Location: McDonald’s, Kingsford.
When: 20/30/2017 – 2.30PM (Overcast and raining)
A number of questions were asked of patrons present. Key data collection questions included:
- Have you ever used the WiFi here at McDonald’s?
- Are you using it now? (If not, are you using ‘data’ to go online?)
- What is your experience of using WiFi at McDonald’s?
- What functions are you using on the internet?
Other ethnographic questions asked included:
- What language are you speaking / do you speak?
- Is it your native language?
- What language are you using online?
- Arabic (Saudi Arabia) speaking man
– Not using the WiFi
– Online using ‘data’ on his smartphone
– Chatting online (in Arabic language)
– Researching online (in English language)
– Using Snapchat (social media application)
– Ordered using touch-screen kiosk (to save time and not due to a language reason)
When we approached the first interviewee it was observed he was reading Arabic scipt. Interestingly, when approached the man switched-off his phone, and when questioned what language he was using on his device, he responded initially with ‘English’. When informed that another language was seen, he then admitted that he was reading Arabic. Perhaps, this encounter demonstrates an example of a native-Arabic speaking having a negative-attitude towards Arabic, or an awareness of the language is not the primary-spoken language in that space. If linguistic diversity was greater in the McDonald’s and if more Arabic speakers were present, perhaps this would have altered his initial response to one that highlights linguistic diversity (and not hides it).
- Two English (Australian born) speakers (females, 17 y.o.a.)
Also can speak Spanish
-Not using the WiFi
-Both have prior experience of using McDonald’s WiFi
The interviewees commented on their prior WiFi experiences: “average”, “yeah, its OK”, “it’s good that it’s here”, “when I use it, I don’t really have a problem”.
Both interviewees used the touch-screen kiosk to order their food.
- English- native speaker (young male, university student)
NOT using McDonald’s WiFi, but UNSW’s WiFi (uniwide)
-interesting he used unwide: more familiar, more reliable, automatically connects no further connection protocols once established.
- Chinese Speaker (male)
– NOT using McDonald’s WiFi, but rather his ‘data’ as he was planning to stay a long period of time, and the WiFi has a time limit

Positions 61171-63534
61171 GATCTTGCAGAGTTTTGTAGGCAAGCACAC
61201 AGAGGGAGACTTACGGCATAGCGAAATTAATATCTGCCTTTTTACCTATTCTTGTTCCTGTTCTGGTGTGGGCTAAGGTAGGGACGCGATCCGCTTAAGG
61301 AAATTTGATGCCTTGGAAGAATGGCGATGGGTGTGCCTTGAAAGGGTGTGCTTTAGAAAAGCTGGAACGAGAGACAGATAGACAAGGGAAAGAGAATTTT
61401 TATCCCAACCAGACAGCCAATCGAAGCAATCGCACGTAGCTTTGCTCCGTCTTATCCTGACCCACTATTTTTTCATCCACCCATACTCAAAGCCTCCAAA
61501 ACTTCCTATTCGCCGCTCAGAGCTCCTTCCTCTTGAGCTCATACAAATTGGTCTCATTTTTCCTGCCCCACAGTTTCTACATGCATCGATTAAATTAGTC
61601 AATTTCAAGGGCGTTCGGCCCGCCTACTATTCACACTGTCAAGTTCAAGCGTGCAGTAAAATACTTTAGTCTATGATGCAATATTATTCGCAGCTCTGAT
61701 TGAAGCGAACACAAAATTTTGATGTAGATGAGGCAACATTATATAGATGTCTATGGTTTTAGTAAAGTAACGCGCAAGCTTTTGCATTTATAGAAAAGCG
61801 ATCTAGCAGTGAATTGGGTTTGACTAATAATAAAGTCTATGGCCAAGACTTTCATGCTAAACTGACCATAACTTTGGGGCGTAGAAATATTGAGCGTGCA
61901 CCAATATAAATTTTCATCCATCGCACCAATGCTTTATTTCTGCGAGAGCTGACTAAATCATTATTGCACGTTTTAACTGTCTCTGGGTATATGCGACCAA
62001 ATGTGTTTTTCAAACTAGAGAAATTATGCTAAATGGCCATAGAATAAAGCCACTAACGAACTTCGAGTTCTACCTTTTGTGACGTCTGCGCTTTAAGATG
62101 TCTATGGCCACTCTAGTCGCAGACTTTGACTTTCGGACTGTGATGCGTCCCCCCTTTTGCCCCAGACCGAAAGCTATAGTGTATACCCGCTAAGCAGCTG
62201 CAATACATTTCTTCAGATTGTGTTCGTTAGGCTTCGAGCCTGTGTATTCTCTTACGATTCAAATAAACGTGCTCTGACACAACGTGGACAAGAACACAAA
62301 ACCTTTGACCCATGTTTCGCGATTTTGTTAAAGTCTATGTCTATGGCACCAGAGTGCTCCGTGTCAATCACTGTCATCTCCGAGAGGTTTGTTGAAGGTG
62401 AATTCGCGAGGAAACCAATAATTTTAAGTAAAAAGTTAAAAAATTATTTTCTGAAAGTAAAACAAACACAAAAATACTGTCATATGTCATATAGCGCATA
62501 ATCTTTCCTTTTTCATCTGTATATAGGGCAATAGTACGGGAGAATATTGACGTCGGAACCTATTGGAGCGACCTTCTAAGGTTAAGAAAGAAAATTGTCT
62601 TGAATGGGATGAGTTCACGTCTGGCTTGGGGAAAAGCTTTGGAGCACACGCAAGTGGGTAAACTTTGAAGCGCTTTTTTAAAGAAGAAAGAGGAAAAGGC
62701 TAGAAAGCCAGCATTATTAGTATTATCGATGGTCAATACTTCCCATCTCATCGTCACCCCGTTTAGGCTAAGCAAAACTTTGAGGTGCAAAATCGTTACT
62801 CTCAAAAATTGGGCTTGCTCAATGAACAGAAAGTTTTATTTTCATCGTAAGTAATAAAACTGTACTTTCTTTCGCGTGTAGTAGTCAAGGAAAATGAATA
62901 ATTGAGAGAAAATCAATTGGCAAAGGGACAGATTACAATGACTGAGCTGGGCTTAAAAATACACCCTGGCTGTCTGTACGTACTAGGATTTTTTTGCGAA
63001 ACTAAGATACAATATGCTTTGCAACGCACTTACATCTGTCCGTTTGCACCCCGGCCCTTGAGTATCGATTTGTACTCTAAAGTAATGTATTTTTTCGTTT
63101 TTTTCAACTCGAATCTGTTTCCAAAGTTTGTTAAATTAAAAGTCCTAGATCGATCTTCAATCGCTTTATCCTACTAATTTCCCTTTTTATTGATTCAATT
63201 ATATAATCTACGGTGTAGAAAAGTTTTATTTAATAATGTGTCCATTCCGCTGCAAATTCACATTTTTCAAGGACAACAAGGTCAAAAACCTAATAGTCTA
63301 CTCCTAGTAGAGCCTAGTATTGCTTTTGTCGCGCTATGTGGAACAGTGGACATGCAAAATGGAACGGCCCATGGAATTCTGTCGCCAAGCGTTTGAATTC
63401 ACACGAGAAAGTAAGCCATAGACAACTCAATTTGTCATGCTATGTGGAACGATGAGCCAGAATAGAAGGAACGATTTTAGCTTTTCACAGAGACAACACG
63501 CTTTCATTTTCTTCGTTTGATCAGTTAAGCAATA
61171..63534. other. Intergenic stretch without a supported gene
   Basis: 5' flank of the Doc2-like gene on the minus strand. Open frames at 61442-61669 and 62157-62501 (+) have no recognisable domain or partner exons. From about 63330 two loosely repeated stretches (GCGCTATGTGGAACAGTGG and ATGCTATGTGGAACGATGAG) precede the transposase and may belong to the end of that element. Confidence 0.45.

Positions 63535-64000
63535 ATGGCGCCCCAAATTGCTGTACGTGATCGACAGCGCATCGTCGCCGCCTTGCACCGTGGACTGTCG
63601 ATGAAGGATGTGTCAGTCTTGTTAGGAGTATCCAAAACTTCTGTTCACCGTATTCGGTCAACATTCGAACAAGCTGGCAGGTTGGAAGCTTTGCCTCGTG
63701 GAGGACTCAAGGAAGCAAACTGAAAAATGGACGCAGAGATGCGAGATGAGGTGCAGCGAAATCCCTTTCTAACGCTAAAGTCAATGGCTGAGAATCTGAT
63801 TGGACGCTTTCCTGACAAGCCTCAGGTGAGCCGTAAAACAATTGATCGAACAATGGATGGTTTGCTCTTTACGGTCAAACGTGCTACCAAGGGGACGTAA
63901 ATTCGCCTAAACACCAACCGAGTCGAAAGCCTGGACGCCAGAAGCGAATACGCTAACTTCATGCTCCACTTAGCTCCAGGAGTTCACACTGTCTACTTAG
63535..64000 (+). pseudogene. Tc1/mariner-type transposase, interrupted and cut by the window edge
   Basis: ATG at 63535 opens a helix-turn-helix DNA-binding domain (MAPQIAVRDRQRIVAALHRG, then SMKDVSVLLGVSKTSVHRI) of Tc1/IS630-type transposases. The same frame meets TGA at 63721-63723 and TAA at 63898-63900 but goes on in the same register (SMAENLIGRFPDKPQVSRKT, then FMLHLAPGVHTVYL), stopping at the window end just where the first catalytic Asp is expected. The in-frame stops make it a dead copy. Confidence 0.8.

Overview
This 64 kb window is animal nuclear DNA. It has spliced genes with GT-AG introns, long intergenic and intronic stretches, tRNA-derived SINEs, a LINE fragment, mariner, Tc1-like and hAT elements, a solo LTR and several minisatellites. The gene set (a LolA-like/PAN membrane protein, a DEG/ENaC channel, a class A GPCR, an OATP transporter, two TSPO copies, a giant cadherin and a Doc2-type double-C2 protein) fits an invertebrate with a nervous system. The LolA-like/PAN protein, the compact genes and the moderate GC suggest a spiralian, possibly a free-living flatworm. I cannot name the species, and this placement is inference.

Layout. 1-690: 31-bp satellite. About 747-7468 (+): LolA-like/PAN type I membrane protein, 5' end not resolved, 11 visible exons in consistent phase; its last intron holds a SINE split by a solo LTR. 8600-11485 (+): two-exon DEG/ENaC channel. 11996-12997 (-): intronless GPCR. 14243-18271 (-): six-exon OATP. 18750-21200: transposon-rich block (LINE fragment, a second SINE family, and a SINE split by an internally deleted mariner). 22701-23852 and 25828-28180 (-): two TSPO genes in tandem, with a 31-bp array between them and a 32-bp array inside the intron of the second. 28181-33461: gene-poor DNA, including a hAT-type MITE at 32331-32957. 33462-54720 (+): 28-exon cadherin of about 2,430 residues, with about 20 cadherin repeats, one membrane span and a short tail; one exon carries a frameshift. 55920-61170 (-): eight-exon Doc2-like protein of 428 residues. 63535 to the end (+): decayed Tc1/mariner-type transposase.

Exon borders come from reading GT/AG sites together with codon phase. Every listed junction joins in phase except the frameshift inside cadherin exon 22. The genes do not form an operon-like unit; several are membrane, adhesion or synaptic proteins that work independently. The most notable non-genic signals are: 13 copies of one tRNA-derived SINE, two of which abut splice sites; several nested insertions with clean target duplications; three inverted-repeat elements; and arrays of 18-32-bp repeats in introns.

- English Native speaker (male)
-NOT using McDonald’s WiFi in a couple of years because it is not as fast as 3G on his phone.
-Computer Scientist. He commented that he knows how easy it is to get into someones phone
-Speaks a little Welsh- doesn’t use Welsh online.
- Chinese speaker
– Not used McDonald’s WiFi in Australia
– His phone could not connect to McDonald’s WiFi
From the data, and from our own experience, accessing the WiFi can prove
Increased accessibility of (1) WiFi and (2) ordering food, for persons from CALD (culturally and linguistically diverse) backgrounds could be increased by the introduction of a ‘change language button’ on the McDonald’s WiFi Portal and the McDonald’s Self-Service Kiosk. Also, if staff wore badges stating they spoke another language, this would provide increased accessibility to persons of CALD background and promote linguistic diversity. For example, if a staff member spoke Greek they would wear a badge that read “Μιλάω Ελληνικά” (I speak Greek). Furthermore, the introduction of signage translated into the predominant LOTE (language/s other than English) in the area would facilitate increased accessibility and promote linguistic diversity. At the Kingsford McDonald’s, this would be Mandarin, Cantonese, Indonesian, Spanish, and Korean according to the 2011 census.
As most sociolinguists agree that identity work needs to be carefully examined in its immediate locality and context, it is important to limit the identity work to the context of the sociolinguistic interviews” (Hatoss, 2012)
With this in mind, we began our third week of data collection and analysis by firstly checking the demographics of the localities we planned to investigate. According to Australian Bureau of Statistics data, out of the population of 14,101 in Kingsford, the top 5 responses for country of birth were 40.6% born in Australia, and the second highest percentage was 14.1% who were born in China, followed by 5.1% Indonesia, 3.3% Malaysia, 3.0% Greece.
In order to explore the languages of Kingsford in relation to how comfortable the interviewee felt speaking their own language, we decided to compare the perspective of one person of the major percentages for country of birth with a perspective of a person whose people are considered a minority in the area. We interviewed a Chinese born student who spoke Mandarin and found they are quite comfortable using their language within their locality, especially among friends. This can ultimately reflect that they are comfortable with that aspect of their Identity. They further mentioned their thoughts that Chinese people were somewhat a majority in the area which they thought to be evident because of the amount of housing advertisements written in Mandarin and also because of the large presence of Chinese restaurants with Mandarin speaking staff.